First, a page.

Redline #1 – I thought I’d check out this new Oni Press comic, despite not being familiar with the creators, Neal Holman and Clayton McCormack.  It’s an interesting issue.  It seems that a corporation has colonized Mars, but is dealing with an insurrection by the indigenous population.  There are a lot of parallels to Iraq, but the book attempts to handle all of this very lightly, as a comedy, and I’m not all that sure that it works.  It more or less feels like the comic can’t decide what kind of story it wants to be.

Rom #7 – On the one hand, I appreciate the various layers of story in this comic, at the same time, I’m getting a little bored with it.  Rom continues to argue with his reinforcements about the importance of Earth, while a pair of GI Joes attack them, and the Wraiths move into Scientologist mode as a way of harvesting souls.  I think it’s time to demote this book off my pull-file list…

The Wicked + The Divine #27 – After last issue’s parting of ways, Kieron Gillen and Jamie McKelvie check in on the various gods as they move forward with their plans or attempt to makes plans for what is a rapidly shortening future.  This title is always interesting, but the weird way in which some double-page spreads are meant to be read horizontally, while others are read traditionally, did not feel all that organic to me.

Wonder Woman #18 – As this book continues, my interest diminishes.  We see the point in Wonder Woman’s history where Cheetah is created, and get a much better understanding of the woman who has been hounding Diana in the modern-day-set issues, but I find it hard to care a whole lot.  I took this book off my pullfile list, so now I’m just waiting out the point where I stopped preordering.

Comics I Would Have Bought if Comics Weren’t So Expensive:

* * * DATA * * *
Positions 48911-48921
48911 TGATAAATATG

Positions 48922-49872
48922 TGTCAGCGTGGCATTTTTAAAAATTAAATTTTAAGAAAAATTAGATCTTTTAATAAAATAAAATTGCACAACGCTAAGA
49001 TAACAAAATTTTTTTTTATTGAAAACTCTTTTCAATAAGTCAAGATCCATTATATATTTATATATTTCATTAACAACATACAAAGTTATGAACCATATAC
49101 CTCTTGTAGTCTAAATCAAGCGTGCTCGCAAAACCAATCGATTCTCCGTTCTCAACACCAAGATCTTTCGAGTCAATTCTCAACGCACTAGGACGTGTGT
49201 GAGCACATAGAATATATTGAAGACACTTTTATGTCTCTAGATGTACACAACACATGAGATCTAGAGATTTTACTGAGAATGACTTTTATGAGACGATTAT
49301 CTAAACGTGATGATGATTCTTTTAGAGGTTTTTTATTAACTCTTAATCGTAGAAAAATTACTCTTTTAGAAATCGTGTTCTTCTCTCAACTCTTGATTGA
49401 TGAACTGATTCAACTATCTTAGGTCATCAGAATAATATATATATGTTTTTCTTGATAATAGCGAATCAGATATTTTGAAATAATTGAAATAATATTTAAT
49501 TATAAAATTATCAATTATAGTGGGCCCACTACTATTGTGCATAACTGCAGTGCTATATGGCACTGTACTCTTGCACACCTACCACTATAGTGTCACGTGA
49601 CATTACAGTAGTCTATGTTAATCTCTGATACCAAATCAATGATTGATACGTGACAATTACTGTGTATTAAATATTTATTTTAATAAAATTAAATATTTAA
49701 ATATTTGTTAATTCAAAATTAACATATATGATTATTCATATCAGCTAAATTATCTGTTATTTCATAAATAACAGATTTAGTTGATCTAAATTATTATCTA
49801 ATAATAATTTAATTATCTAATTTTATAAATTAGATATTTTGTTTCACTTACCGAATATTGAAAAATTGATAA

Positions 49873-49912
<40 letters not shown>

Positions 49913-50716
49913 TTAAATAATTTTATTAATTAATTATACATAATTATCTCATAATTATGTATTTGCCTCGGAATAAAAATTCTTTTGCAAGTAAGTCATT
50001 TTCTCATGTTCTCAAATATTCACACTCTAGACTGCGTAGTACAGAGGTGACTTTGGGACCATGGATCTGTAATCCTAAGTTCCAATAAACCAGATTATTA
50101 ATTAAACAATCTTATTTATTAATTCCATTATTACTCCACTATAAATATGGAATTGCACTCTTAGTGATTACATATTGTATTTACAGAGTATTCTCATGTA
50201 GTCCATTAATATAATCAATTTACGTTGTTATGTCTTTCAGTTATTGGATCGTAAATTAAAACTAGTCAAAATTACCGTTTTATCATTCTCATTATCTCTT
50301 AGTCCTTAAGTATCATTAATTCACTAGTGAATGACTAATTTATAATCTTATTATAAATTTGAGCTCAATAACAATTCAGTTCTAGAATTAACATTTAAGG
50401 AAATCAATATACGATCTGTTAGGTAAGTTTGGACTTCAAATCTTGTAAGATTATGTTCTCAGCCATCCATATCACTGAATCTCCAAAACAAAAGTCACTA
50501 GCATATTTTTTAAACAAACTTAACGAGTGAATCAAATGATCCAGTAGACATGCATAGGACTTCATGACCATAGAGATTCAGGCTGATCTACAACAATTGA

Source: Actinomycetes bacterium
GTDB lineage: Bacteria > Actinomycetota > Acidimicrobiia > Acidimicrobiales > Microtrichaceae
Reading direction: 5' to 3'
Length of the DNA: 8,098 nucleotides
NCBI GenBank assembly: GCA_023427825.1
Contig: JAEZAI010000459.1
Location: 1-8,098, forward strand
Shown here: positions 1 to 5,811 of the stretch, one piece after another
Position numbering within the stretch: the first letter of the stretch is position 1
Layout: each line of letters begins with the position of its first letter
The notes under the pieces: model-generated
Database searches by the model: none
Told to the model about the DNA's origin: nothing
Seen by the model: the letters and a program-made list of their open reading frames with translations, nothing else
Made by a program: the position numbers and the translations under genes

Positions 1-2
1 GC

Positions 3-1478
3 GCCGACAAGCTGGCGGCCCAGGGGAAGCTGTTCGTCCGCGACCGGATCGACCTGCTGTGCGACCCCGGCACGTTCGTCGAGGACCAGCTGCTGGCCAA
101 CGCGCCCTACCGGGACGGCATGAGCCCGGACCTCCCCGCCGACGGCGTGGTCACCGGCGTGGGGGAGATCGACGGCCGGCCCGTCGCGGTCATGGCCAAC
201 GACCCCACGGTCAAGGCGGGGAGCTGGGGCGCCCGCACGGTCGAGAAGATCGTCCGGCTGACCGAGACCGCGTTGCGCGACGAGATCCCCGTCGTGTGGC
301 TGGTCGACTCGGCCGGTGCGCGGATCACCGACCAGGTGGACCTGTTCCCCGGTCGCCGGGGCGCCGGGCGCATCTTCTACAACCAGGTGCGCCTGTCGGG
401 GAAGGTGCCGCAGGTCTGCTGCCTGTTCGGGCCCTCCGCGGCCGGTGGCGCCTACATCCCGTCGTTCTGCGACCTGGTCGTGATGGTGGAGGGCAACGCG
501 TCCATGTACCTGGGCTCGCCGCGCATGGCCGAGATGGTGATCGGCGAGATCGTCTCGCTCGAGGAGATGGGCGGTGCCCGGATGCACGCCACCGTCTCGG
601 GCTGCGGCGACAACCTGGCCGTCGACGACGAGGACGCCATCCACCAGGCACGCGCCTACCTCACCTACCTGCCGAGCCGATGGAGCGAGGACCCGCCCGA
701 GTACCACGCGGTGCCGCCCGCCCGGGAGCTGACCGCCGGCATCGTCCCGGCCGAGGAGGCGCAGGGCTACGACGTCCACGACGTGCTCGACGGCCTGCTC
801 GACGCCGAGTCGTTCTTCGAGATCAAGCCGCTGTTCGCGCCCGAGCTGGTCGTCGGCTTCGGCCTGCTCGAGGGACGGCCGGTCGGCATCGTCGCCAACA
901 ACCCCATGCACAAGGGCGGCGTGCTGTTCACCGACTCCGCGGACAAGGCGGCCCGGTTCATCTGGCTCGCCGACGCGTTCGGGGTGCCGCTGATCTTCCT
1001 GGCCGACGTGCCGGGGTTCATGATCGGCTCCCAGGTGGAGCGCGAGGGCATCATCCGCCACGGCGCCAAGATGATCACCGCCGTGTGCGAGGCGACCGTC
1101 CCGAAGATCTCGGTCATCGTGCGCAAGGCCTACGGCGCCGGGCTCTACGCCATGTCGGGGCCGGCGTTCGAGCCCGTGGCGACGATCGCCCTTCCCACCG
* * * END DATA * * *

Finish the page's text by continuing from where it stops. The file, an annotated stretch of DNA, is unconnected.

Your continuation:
All-New Wolverine #18

Astro City #42

Cannibal Vol. 1 TP

Captain America: Steve Rogers #13

Doctor Strange and the Sorcerers Supreme #6

Harrow County #21

Hellboy and the BPRD 1954: Hell Moon #1

Inhumans Vs. X-Men #6

Jessica Jones #6

Kingpin #2

Nova #4

Old Man Logan #19

Power Man and Iron Fist #14

Shadows on the Grave #3

Silver Surfer #9

Uber Invasion #4

Bargain Comics:

Civil War II: Gods of War #4 – I picked this up totally by mistake (still not sure how that happened) a while ago, but only now got around to reading it.  I like how Dan Abnett has made Hercules acknowledge what a clown he’s been in the last couple of decades, and how he’s had him work to change himself.  Characters like this are hard to keep interesting, and this new approach works.  I wonder if Mark Waid has continued with it in Avengers.

Death of X #3 – The news this week that Charles Soule is going to be writing the X-Men soon is a welcome one.  Reading this comic, which features the X-Men and Inhumans arguing for a whole issue, I felt like the X-Men are used better than they’ve been since Bendis took them over.  I know that this comic is co-written with Jeff Lemire, but his X-Men has been pretty unimpressive, so I’m just going to decide to be hopeful.